Ashburton youth despairing of an uncertain future in the face of climate change joined thousands of their fellow students in strike action nationwide yesterday.
Shortly after protesters poured into Parliament grounds at midday, about 35 Ashburton College students marched with placards from their school grounds, through the Ashburton Domain.
They met with about 20 pupils from Ashburton Borough School, lining the footpath along State Highway One at Baring Square West, getting supportive toots from passing motorists, before taking their protest to outside the Ashburton District Council building.
“You will die of old age, we will die of climate change,” they chanted.
College pupils Paulina Cuadrado, 13, Chrissea Cheesman, 13, Janelle Galos, 14, Mao Nishioka, 13, and Laura Cameron, 13, took their protest inside the building.
They were received politely by reception staff as they asked to talk to councillors.
They were told none were in the building, so they left to re-join the other protesters outside.
The five were among those leading the protest, which had its origins in a Year 9 innovation class project, taught by Shelly Robson who also marched.
They were joined not only by classmates, but other students from the college up to Year 13.
Students participating had the support of the college, but had to get permission slips from their parents, and they missed about 20 minutes of classes.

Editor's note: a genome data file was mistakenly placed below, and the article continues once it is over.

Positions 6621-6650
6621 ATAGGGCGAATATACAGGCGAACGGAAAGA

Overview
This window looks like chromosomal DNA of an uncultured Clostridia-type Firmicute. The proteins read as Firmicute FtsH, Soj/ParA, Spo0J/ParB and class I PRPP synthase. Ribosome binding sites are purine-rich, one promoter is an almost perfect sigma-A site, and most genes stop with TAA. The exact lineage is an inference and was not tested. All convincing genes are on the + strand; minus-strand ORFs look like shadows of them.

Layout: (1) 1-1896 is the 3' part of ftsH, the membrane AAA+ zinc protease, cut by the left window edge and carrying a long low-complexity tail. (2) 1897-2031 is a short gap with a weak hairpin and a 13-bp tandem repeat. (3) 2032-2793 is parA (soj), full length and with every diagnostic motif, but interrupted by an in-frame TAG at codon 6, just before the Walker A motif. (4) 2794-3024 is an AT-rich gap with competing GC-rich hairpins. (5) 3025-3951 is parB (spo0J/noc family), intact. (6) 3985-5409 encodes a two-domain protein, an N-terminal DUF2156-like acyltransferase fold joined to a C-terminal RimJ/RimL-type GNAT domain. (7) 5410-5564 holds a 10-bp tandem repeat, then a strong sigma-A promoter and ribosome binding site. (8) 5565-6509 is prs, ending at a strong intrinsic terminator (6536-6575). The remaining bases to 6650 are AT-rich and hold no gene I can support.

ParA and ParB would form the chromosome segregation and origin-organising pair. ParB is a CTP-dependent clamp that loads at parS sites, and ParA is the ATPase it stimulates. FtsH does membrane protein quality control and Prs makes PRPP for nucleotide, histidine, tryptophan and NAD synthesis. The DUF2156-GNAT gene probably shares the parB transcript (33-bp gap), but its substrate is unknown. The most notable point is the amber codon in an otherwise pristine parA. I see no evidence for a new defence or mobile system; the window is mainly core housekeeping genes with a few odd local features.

“Our world is down on its knees for help because we are just ruining it,” Paulina said, referring to the burning of fossil fuels and deforestation.
“It’s something we can’t figure out later, we need to fix this now,” Janelle said.
She added it was not fair to put pressure on the likes of farmers, and government needed to help agricultural and other groups in their efforts to reduce carbon emissions.
“What we do now is going to affect every single child’s future,” Mao said.
Maddie Page from Borough said students from her school at the protest, who were accompanied by teachers and the principal, felt the same way.
“Climate change is really affecting us, people aren’t noticing it yet, but soon, if nothing happens, there’s going to be really big changes,” Maddie said.
These included melting of the ice caps, rising sea levels and mass extinction of animal species.
In Wellington, the group of about 5000 protesters was one of the biggest to mobilise in front of Parliament since foreshore and seabed protests in 2004.
Council chief executive Jane Donaldson said late yesterday that while councillors were not present and available at headquarters, the chair of the council’s internal Climate Change Working Group did go out to meet and acknowledge the protesters in exercising their right to be heard.
And council had recognised the need to address climate change earlier this year by adopting a Climate Change Policy in May this year.
By Susan Sandys © The Ashburton Guardian - 28 September 2019